Union and Confederate Christians

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Tyrese

Puritan Board Sophomore
Other than Sprinkle Publications, does anyone know of any resources available on Christians during the civil war? I’m particularly I interested in writings, sermons, lectures, etc., that were given during the civil war that were attempts to justify the actions (or inaction) of the union and the confeferacy. I’m more interested in resources from the Union, since there’s already an abundance of books on southern Christians who supported the confederacy (????). Thanks
 

Reformed Covenanter

Cancelled Commissioner
I recommend reading the historian Harry Stout's book, Upon the Altar of the Nation, which will point you to about a zillion resources on the subject, although even then you will be only scratching the surface of an enormous topic.

Most Christians in America at the time (predictably) supported whatever side their state rooted for in the conflict. Had Virginia remained in the Union, Robert E. Lee would have fought for "the North." What is much more interesting to consider are the views of Christians outside the United States.
 

Timmay

Puritan Board Freshman
This is an interesting book and free. It talks about revivals during the Civil War and how Bible societies went about getting Bibles for the soldiers.
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Pilgrim

Puritanboard Commissioner
Our own @Alan D. Strange recently published a book on Charles Hodge's view of the spirituality of the church that may touch on this issue. I haven't read the book but I did listen to an interview he did about it on the Reformed Forum.
 
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Reformed Covenanter

Cancelled Commissioner
Here are a load of sources on the Civil War available for free on Logos. I will have to check them for the formatting quality, but given that they cost nothing you may as well avail yourself of them.
 

Blueridge Believer

Puritan Board Professor
“A south side view of slavery” was written by a congregational minister and an abolitionist from the north. He went south for a few months to see it first hand and wrote about it. Interesting read. You can get it on amazon in paperback and kindle. I think it was published in 1854.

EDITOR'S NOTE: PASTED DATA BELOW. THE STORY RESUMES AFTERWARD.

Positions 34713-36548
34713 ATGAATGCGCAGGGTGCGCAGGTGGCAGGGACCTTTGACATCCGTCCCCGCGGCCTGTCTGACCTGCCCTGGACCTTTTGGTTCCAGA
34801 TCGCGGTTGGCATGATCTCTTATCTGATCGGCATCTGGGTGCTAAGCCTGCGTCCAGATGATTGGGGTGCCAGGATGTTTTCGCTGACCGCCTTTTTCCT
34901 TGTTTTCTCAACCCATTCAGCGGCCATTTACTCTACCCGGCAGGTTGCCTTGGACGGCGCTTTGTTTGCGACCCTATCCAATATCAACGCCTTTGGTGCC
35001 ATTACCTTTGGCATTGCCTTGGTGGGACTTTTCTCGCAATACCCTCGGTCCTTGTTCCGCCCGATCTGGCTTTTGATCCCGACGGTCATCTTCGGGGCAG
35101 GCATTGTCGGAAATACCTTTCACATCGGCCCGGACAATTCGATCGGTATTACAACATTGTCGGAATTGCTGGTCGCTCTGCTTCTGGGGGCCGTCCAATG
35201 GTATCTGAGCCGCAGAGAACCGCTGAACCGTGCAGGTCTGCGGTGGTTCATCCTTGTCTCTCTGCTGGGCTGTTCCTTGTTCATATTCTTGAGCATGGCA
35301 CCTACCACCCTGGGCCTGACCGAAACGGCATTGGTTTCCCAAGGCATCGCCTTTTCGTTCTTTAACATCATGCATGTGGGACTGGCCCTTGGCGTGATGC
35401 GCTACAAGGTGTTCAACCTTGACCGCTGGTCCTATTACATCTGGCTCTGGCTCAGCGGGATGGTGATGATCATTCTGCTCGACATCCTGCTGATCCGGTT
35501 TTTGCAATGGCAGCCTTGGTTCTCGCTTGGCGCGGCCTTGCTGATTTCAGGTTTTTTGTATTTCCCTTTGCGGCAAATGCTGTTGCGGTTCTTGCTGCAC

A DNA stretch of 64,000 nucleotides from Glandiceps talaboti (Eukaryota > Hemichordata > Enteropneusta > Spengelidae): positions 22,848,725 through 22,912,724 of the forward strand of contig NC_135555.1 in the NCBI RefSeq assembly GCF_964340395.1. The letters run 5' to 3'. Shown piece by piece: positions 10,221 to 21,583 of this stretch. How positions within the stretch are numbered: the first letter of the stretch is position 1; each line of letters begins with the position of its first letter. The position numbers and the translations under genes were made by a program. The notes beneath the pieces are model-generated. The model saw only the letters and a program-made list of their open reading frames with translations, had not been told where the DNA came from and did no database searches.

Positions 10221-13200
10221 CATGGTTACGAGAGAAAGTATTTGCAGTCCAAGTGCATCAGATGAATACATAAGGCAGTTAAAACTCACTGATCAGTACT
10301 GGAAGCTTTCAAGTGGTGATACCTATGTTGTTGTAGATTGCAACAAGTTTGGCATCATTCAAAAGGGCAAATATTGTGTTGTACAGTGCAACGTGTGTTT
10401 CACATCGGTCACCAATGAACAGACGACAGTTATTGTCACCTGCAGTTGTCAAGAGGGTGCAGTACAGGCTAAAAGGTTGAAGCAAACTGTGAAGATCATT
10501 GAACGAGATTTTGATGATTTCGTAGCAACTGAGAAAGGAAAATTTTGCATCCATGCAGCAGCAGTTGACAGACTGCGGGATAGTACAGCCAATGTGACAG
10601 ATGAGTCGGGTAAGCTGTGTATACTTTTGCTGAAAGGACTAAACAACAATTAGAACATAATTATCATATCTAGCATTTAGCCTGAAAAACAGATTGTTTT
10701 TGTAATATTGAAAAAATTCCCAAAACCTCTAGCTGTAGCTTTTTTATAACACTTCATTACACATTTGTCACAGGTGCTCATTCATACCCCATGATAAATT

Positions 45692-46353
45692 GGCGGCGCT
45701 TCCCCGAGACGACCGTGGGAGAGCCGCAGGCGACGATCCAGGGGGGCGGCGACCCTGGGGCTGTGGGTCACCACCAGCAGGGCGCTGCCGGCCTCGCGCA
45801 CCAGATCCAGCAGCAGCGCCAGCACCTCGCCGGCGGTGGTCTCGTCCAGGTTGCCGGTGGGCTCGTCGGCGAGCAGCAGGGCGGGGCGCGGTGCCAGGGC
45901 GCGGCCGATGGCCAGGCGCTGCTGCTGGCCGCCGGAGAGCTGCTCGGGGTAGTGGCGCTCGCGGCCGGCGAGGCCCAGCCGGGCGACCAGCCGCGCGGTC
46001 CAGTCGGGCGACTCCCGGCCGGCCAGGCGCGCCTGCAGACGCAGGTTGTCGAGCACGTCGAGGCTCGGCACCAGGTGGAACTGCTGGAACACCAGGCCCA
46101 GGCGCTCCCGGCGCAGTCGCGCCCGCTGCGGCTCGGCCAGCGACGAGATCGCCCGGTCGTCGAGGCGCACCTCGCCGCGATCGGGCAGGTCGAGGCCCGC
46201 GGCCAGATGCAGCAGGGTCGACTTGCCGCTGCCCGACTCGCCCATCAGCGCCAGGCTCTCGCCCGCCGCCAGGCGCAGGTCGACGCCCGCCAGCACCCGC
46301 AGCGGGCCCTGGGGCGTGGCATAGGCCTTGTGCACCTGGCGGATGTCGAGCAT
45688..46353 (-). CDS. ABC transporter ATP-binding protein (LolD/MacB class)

Reformed Covenanter

Cancelled Commissioner
“A south side view of slavery” was written by a congregational minister and an abolitionist from the north. He went south for a few months to see it first hand and wrote about it. Interesting read. You can get it on amazon in paperback and kindle. I think it was published in 1854.

Nehemiah Adams was the author of the book. There are various editions of this work (published at both Boston MA and Richmond VA) available on the Internet Archive. The 1854 edition seems to have been the earliest one to be published.
 

Haeralis

Puritan Board Freshman
Definitely pick up Mark Noll's The Civil War as a Theological Crisis and perhaps read through M.E. Bradford's fine essay on "The Theology of Secession." It is often forgotten how deeply heretical New England had become by the time of the Civil War. Unitarianism and Transcendentalism dominated, and you echoes of this heresy still reverberate every time we hear "The Battle Hymn of the Republic." Though it is very politically incorrect to criticize the abolitionists (as even Lincoln did until his election to the presidency), they were radical humanists who denied such vital dogmas as the divinity of Christ and the inspiration of the Bible. Theodore Parker, one of the most prominent Unitarian clergymen and abolitionists, spoke for his ilk when he espoused the blasphemous heresy that "every man is to be his own Christ."

Almost forgot, another must read is Eugene Genovese' A Consuming Fire: The Fall of the Confederacy in the Minds of the White Christian South. This is a particularly tragic book since it describes the failed efforts of many Southern Christians to reform the institution of slavery along biblical principles with a view towards its gradual extermination. Many Christians believed that the desolation of the Confederacy was divine judgment for their failure to do so. One wonders, had the South been allowed to leave in peace, whether or not they would have been able to eliminate slavery in a more organic, prudent, and humane manner than the process followed by the statist, Leftist Radical Republicans in the 1860s.
 
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